As many of us have been reading over the last few months, there has been a major downturn in the business of major fashion retailers across the country. BCBG, BeBe, The Limited, Macys, American Apparel, Vince, and Sears are all closing stores. What is happening here? Don’t people still need clothes?
As a young-ish consumer to me the answer is clear. The modern consumer is looking for a completely different experience than what these companies are offering. They want to feel an emotional connection when buying.
At the core of the issue is this fact: major fashion houses tailor their styles to the needs of the major retailers and major retailers have taken their eye of the ball. Most major retailers are so price conscious and so risk adverse they have hamstrung themselves and now find themselves in a creative black hole. Fashion consumers are more often looking for “new”, “cool”, and “fun” than these major retailers give them credit for. Instead customers who walk around Macy’s see the same styles knocked off year after year.
Big retailers have to change the way they think to survive and fashion houses should push them. Sure new styles have a greater chance of flopping but they also can turn into the next bubble or bomber jacket. More than that, at least you give the consumer the feeling they are seeing something new and exciting.
When it comes down to it fashion is supposed to be fun, creative, and artistic and most of all make you feel good when you try on the clothes.
Large fashion house should set aside some time to take a look at the designers you can find on Instagram or with small websites going direct to consumers. Their sales might not be huge but they have the freedom and bravery to produce amazing new product. I think the fashion houses will be impressed - I know I am.
If you walk in to any high end restaurant here in New York City you are going to see a lot of information on your menu; where the food is sourced from, how it was cared for, and what techniques were used to prepare it. More and more, consumers are starting to care about where their purchases came from. They want to be educated so they can make better decisions going forward.
The question we are posing in our inaugural blog post is; “Is the same thing happening in the fashion industry?”
Here at District Leathers we work on the front line of domestic fashion production. Nothing makes us happier than selling leather to local brands, manufacturing their goods domestically, for global consumption. From what we have been seeing, the same thing is being expressed by consumers.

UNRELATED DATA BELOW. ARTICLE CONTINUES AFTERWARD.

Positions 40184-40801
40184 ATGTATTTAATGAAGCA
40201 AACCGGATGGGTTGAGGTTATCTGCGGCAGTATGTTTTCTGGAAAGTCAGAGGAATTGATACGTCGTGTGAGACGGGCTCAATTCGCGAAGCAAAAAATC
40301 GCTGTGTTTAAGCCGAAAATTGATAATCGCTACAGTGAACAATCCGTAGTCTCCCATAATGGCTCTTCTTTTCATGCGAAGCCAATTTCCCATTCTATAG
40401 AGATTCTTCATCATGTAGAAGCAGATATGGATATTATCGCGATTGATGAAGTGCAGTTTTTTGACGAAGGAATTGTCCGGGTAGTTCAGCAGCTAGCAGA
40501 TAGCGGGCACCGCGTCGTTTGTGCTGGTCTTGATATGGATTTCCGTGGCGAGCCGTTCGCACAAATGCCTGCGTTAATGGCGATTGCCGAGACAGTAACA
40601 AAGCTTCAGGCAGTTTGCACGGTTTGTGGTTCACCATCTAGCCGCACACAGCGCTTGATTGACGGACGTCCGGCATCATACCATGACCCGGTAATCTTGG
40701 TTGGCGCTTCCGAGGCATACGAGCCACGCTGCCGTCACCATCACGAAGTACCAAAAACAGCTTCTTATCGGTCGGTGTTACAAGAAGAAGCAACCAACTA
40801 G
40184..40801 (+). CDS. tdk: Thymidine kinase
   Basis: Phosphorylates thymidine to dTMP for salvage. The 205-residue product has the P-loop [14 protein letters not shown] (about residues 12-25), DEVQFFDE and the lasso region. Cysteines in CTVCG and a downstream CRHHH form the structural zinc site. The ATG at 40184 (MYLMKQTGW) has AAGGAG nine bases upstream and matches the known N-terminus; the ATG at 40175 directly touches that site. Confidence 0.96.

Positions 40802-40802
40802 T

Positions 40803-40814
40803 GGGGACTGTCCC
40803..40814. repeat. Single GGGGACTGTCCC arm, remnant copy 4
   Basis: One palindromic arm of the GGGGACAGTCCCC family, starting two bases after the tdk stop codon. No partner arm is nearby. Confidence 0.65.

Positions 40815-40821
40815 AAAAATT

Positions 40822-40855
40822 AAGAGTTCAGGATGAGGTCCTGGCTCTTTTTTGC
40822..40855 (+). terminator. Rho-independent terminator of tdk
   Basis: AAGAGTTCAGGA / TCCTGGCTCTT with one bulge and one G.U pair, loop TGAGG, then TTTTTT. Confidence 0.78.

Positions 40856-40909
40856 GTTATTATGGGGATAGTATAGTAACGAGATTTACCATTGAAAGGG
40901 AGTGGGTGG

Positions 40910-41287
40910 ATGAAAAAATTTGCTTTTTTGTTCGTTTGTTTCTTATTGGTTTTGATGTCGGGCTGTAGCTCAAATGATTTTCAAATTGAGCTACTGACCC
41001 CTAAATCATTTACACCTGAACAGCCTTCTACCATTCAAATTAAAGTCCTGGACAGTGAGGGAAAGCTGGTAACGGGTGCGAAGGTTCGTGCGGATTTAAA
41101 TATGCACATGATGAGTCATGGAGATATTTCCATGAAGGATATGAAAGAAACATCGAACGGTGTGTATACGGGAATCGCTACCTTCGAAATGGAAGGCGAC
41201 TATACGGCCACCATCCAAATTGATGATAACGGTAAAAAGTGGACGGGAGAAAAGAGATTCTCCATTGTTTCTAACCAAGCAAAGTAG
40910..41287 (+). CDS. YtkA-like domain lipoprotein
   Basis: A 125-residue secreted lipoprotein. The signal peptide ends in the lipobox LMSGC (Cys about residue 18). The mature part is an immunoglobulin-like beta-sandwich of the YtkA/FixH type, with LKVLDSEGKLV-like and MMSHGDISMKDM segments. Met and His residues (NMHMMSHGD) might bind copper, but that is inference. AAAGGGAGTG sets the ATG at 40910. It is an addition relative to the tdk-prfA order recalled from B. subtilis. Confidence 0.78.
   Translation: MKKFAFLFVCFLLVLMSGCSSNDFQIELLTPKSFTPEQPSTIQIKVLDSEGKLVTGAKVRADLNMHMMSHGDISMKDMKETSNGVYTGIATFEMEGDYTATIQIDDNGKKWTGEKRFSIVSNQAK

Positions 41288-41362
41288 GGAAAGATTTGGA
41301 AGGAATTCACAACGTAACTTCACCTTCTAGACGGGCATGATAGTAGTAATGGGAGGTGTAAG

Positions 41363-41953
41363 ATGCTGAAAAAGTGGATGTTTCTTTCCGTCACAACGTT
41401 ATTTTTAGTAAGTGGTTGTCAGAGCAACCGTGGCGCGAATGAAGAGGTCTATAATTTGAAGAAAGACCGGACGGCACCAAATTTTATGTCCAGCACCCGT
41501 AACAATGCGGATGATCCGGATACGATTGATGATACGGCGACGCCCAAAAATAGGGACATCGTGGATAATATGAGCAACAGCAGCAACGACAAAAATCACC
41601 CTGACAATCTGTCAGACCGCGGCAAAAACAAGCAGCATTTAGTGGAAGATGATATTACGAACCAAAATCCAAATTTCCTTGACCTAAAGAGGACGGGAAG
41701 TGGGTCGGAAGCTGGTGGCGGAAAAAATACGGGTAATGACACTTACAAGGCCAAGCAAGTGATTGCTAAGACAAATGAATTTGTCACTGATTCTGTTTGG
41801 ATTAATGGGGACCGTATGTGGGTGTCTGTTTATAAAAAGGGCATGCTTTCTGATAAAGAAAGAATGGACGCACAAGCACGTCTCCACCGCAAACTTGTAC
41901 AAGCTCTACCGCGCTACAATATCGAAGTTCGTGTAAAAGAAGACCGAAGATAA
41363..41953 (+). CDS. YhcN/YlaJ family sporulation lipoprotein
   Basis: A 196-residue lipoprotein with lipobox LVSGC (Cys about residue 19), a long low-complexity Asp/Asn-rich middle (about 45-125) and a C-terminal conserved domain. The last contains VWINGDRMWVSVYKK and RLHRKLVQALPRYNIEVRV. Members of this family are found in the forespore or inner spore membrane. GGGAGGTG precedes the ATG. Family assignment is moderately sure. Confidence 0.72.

All of the sudden, and almost out of nowhere, the label “Made in the USA”, “Made in New York”, or “Made in Brooklyn” means something. We hear stories of brands getting picked up in as faraway places as Japan simply for having these labels. So what is this all about?
Well one thing that may be helping to spur this trend is quality. It has been ingrained in fashion consumers that “Made in Italy” denotes a certain quality in the product. As a domestic supplier of leather, we can say with firsthand knowledge that New York boast some of the finest leather craftsman in the world. The products made in New York’s Garment District by companies like Coyote Leather, Barry Martin Fashion, IVEL International, Square Foot Craftsman, Sherry Accessories, Clutchmade, and Baikal among others is so top notch that I would be confident doing a taster-choice test with any of the Italian manufacturers. New York manufactures are not inexpensive, but their quality helps to explain why.
Another trend we are seeing is that brands are starting to do the math when comparing domestic and overseas production. For most, the actual cost of CMT (Cut, Make, and Trim) is drastically less overseas. But as shown in the table below, after you factor in the price of shipping the goods back to the US, prices can often be comparable. Also, many brands are choosing to pay a small premium for having a manufacturer they can talk to, visit, and watch as they make their product. As anyone could imagine, having product made a block or two away provides brands with incredible control and communication during the process.
Below is a table outline what some brands have been looking at in terms of domestic vs. oversees production…
RAW MATERIAL COST (35 SQ FEET @ $4.00)
SUPPLIER PROFIT MARGIN @ 20 %
SHIPPING BY BOAT (INCLUDES DUTY, INSURANCE, BROKER FEES, DOMESTIC FREIGHT, ETC.)
ESTIMATE LANDED COST
We all know that price conscious brands are not able to think like this, just like McDonald’s can’t tell you how they get their burger meat. But for those consumer out there looking for a “farm-to-table” experience when buying a jacket this makes sense.